Indian activist ends hunger strike

Hazare claims victory as parliament expresses cautious support for parts of his anti-corruption plan.

    Hazare, says he has not stopped his agitation, he has just given it a break

    Indian reform activist Anna Hazare has ended a 13-day hunger strike after parliament expressed non-binding support for parts of his anti-corruption plan.

    Hazare accepted a glass of coconut water and honey from a five-year-old girl as thousands of supporters cheered him on, waving Indian flags, chanting "Long live India!'' and singing patriotic songs.

    "This is your victory. This is the fruit of your work in the last 13 days,'' Hazare told the crowd in New Delhi on Sunday morning.

    "This movement has made it seem possible that we can build a corruption-free India."

    The 74-year-old, who had become increasingly frail as he drank only water, was expected to be taken to hospital later in the day.

    A day earlier, Pranab Mukherjee, the finance minister, told parliament that the "sense of the house" was in support of a series of policies demanded by Hazare.

    "The largest functional democracy of the world is at a very crucial stage," said Mukherjee in a cautious statement that fell short of fixing a time-frame to reach a resolution.

    "[We must] try to find a solution within the constitutional framework without compromising the parliamentary supremacy in the matter of legislation, and at the same time to ensure that we can resolve this impasse."

    Anti-corruption ombudsman

    Just before Hazare ended his strike, one of his aides led the gathered crowd in a pledge: "I take an oath that in my life I will never take a bribe, nor will I give a bribe.''

    Hazare began his strike on August 16, demanding parliament pass his sweeping proposal to create a powerful anti-corruption ombudsman to police everyone from the prime minister to the lowest village bureaucrat.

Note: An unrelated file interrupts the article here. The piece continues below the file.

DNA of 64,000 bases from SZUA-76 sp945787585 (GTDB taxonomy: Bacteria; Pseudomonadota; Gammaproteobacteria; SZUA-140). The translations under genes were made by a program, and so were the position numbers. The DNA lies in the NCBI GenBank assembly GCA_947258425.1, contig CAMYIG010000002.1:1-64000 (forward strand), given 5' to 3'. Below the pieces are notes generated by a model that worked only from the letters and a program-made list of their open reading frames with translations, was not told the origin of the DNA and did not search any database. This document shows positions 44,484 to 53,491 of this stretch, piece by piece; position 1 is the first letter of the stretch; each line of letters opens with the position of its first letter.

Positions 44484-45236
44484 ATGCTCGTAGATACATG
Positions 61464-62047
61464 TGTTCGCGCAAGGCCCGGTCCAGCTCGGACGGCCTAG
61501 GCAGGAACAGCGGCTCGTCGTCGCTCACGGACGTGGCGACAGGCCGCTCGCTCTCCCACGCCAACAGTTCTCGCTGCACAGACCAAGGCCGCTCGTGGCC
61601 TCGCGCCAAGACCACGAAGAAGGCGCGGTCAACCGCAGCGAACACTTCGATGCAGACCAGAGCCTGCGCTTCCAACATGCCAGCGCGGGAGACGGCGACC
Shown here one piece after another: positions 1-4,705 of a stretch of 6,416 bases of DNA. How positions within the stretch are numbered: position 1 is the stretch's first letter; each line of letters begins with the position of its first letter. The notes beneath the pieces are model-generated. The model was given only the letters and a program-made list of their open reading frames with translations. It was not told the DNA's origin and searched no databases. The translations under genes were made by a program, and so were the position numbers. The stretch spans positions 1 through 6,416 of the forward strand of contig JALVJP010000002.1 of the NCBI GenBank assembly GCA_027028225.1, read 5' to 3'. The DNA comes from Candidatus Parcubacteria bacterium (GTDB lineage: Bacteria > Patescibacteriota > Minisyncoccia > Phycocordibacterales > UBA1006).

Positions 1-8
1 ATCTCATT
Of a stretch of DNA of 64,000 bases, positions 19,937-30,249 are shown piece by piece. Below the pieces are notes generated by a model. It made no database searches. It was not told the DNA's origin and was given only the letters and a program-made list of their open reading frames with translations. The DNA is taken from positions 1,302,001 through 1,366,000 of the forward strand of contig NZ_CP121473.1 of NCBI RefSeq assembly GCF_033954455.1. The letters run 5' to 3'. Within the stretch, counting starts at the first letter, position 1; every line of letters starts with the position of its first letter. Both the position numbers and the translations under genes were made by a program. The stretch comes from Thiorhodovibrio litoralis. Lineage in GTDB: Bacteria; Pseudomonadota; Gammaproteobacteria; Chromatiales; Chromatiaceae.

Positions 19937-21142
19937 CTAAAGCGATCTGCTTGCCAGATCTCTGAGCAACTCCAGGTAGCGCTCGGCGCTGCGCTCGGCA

The government, miscalculating the popularity of his anti-graft message, briefly arrested him to quash his protest, a move that sent tens of thousands of his angry supporters pouring into streets across the country.

    In the end, parliament expressed support for some of his demands: committing to greater transparency and including low-level bureaucrats and state officials under the watchdog's purview.

    "Some beginning has been made. It's difficult to say what will happen,'' Manoj Kumar, a 24-year-old student, said on Sunday at Hazare's protest site.

    "There is an awakening across the country, so it will now be difficult for the government to ignore people's demands.''

    Several scandals linked to the government, including a bribery scam involving the sale of telecoms licences that may have cost the state up to $39bn in lost revenues, led to Hazare's latest protest.

    SOURCE: Al Jazeera and agencies


    YOU MIGHT ALSO LIKE

    Survivor stories from Super Typhoon Haiyan

    Survivor stories from Super Typhoon Haiyan

    The Philippines’ Typhoon Haiyan was the strongest storm ever to make landfall. Five years on, we revisit this story.

    How Moscow lost Riyadh in 1938

    How Moscow lost Riyadh in 1938

    Russian-Saudi relations could be very different today, if Stalin hadn't killed the Soviet ambassador to Saudi Arabia.

    We Are Still Here: A Story from Native Alaska

    We Are Still Here: A Story from Native Alaska

    From Qatar to Alaska, a personal journey exploring what it means to belong when your culture is endangered.